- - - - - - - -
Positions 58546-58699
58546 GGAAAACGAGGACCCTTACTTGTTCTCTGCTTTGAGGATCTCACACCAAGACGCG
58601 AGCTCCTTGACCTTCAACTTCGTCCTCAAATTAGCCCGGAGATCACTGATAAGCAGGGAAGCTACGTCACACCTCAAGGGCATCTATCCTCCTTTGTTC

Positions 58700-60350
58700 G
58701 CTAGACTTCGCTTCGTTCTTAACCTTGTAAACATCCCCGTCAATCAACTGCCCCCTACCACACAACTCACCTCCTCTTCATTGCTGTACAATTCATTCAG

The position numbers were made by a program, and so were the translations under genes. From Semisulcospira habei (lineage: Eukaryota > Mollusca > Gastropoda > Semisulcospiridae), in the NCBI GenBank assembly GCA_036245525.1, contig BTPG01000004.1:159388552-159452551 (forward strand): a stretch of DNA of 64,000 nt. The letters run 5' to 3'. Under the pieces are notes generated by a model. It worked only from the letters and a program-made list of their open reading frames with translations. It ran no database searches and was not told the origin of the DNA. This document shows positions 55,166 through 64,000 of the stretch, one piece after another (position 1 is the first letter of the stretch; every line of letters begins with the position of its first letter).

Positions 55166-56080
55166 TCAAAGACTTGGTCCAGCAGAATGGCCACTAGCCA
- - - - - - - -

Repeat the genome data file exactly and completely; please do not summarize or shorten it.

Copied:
Positions 58546-58699
58546 GGAAAACGAGGACCCTTACTTGTTCTCTGCTTTGAGGATCTCACACCAAGACGCG
58601 AGCTCCTTGACCTTCAACTTCGTCCTCAAATTAGCCCGGAGATCACTGATAAGCAGGGAAGCTACGTCACACCTCAAGGGCATCTATCCTCCTTTGTTC

Positions 58700-60350
58700 G
58701 CTAGACTTCGCTTCGTTCTTAACCTTGTAAACATCCCCGTCAATCAACTGCCCCCTACCACACAACTCACCTCCTCTTCATTGCTGTACAATTCATTCAG

The position numbers were made by a program, and so were the translations under genes. From Semisulcospira habei (lineage: Eukaryota > Mollusca > Gastropoda > Semisulcospiridae), in the NCBI GenBank assembly GCA_036245525.1, contig BTPG01000004.1:159388552-159452551 (forward strand): a stretch of DNA of 64,000 nt. The letters run 5' to 3'. Under the pieces are notes generated by a model. It worked only from the letters and a program-made list of their open reading frames with translations. It ran no database searches and was not told the origin of the DNA. This document shows positions 55,166 through 64,000 of the stretch, one piece after another (position 1 is the first letter of the stretch; every line of letters begins with the position of its first letter).

Positions 55166-56080
55166 TCAAAGACTTGGTCCAGCAGAATGGCCACTAGCCA